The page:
American Alpine Jounrna and Accidents in North American Climbing

South America, Chile, Cerro Torre Region

  • Climbs And Expeditions
  • Climb Year:
  • Publication Year: 1962

Cerro Torre Region. During February Argentines and Italians living in Buenos Aires entered the Cerro Torre region, hoping to find the body of Tony Egger, who fell after the successful climb of Cerro Torre in January, 1959. Expedition members were Cesare Fava, leader, Angel Vincitorio, José Mordini, Sergio Bossini, José María Fulugonio and I. Based on Andreas Madsen’s Estancia FitzRoy, in consecutive marches we set up two other camps, one on the shores of the Laguna Torre and the other under the base of Cerro Mocho. On February 16 and again on the 24th, we searched the base of Torre for Egger’s body, but there were about 20 meters (65 feet) more snow than at the time of the accident and there was no possibility of success. At the same time, because of bad weather in the inner Torre valley, Vincitorio, Bossini and I left to attempt Cerro Solo, which lies in the outer valley, above Laguna Torre. After a rock and ice climb of moderate difficulty, we completed the second ascent of Solo at 4:30 p.m. of the 21st but we had to bivouac during the descent. On the 28th Bossini climbed alone Techado Negro, one of the southeastern spires of the FitzRoy group. After following a class 3 route on very rotten rock up the eastern face, he reached the 6500-foot summit. The same day he climbed a lesser but similar summit, Cerro Ñire. On March 1 Fava, Bossini and I climbed Techado Negro again by a more difficult route on the south face. On March 4 Fava and Mordini climbed Mojón Rojo, a 6700-foot granite spire with class 4 and 5 pitches on firm rock which is near Techado Negro, overlooks Laguna Torre and is across the valley from Cerro Torre. In the upper part of the climb they had to traverse a very exposed pitch, about 3600 feet above the Torre valley. All except Cerro Solo were first ascents.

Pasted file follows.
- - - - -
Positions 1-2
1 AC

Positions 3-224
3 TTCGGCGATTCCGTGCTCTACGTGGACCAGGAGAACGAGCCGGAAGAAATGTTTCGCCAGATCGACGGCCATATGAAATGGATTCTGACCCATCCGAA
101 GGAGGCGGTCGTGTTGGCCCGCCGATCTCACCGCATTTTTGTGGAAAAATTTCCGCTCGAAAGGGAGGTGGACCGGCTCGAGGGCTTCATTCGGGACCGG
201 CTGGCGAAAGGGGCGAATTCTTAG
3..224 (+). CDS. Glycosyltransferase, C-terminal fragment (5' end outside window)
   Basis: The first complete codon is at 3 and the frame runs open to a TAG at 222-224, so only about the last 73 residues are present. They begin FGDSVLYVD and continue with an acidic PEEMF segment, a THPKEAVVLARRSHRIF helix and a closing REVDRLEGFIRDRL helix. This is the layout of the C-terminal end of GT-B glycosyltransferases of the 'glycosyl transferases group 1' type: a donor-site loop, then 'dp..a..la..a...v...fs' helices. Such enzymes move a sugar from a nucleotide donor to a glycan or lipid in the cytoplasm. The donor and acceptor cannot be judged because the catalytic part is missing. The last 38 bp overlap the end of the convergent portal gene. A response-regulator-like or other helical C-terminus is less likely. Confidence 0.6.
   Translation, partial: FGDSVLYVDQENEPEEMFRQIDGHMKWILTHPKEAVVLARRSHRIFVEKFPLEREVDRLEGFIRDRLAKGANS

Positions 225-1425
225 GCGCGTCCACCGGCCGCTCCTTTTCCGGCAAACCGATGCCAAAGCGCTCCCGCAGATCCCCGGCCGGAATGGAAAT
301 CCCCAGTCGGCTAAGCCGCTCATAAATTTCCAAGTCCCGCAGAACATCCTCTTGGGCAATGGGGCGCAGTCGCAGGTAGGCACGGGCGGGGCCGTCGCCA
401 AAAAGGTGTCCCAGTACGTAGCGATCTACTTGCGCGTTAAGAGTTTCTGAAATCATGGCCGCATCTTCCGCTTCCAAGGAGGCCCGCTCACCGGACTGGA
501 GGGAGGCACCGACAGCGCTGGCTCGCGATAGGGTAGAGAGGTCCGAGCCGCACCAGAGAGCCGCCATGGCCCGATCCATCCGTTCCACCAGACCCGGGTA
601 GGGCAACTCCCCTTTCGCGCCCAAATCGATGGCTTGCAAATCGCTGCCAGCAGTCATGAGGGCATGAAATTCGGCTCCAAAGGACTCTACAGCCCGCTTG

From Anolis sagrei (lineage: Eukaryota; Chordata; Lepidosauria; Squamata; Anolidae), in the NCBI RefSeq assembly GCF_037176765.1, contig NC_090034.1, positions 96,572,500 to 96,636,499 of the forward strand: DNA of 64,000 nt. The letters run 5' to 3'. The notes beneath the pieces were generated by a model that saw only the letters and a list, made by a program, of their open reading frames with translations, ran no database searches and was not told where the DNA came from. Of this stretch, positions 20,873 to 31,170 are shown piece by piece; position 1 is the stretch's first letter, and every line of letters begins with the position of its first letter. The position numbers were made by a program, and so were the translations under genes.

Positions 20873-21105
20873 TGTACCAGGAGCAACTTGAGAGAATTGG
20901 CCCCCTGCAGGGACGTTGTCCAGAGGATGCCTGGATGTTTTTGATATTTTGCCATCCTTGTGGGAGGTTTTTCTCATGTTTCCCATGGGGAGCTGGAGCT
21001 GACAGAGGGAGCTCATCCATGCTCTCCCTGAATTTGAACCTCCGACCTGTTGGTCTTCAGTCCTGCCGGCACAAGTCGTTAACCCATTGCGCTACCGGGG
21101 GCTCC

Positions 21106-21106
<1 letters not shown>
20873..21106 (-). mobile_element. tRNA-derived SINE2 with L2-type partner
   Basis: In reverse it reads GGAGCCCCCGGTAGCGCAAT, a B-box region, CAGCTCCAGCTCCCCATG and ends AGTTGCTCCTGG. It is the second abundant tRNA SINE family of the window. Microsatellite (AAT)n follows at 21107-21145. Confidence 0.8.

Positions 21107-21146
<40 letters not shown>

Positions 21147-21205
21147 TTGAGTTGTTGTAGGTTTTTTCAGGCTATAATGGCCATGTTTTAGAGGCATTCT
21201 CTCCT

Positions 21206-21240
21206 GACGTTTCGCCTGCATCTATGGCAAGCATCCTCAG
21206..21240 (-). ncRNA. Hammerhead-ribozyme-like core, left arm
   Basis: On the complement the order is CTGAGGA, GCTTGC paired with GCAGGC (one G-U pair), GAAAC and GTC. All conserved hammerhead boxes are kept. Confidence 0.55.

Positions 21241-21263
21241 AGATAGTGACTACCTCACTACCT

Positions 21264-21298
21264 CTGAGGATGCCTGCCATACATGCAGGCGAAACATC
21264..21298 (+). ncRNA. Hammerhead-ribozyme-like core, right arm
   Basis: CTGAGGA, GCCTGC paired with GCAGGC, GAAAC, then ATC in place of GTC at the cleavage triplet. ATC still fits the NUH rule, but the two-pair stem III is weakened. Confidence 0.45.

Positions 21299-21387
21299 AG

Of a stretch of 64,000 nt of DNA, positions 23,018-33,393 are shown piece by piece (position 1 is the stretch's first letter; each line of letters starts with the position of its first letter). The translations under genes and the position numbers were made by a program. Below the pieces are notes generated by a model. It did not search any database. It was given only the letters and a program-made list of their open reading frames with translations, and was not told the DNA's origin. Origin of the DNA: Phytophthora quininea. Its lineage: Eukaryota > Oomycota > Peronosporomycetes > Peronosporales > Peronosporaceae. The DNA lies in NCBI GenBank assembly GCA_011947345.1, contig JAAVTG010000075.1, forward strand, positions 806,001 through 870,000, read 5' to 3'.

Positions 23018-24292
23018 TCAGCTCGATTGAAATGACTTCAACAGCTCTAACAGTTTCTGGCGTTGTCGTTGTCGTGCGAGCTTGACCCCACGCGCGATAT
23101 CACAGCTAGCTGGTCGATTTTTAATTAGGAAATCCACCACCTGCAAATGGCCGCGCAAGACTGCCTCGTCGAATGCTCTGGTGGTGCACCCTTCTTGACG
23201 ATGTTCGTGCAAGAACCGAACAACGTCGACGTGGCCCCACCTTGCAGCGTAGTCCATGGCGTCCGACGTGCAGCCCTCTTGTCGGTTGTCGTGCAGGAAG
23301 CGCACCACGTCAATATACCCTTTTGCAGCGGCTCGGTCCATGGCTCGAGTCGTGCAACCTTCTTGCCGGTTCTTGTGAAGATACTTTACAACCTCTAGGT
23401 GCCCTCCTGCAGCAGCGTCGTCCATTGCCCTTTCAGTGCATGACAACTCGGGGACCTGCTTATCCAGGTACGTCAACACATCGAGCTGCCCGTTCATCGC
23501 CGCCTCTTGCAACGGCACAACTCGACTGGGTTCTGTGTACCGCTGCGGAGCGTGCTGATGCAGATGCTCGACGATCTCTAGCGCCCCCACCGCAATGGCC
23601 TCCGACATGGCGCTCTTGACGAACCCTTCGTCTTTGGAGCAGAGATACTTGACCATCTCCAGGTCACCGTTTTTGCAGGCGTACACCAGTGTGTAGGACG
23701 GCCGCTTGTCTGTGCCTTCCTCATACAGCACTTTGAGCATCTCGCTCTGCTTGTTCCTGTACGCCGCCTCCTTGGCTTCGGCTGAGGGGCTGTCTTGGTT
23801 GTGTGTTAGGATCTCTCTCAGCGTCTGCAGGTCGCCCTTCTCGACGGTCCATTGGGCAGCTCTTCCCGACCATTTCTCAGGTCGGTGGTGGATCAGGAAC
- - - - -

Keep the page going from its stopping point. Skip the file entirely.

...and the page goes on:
Juan Pedro Spikermann, Centro Andino Buenos Aires

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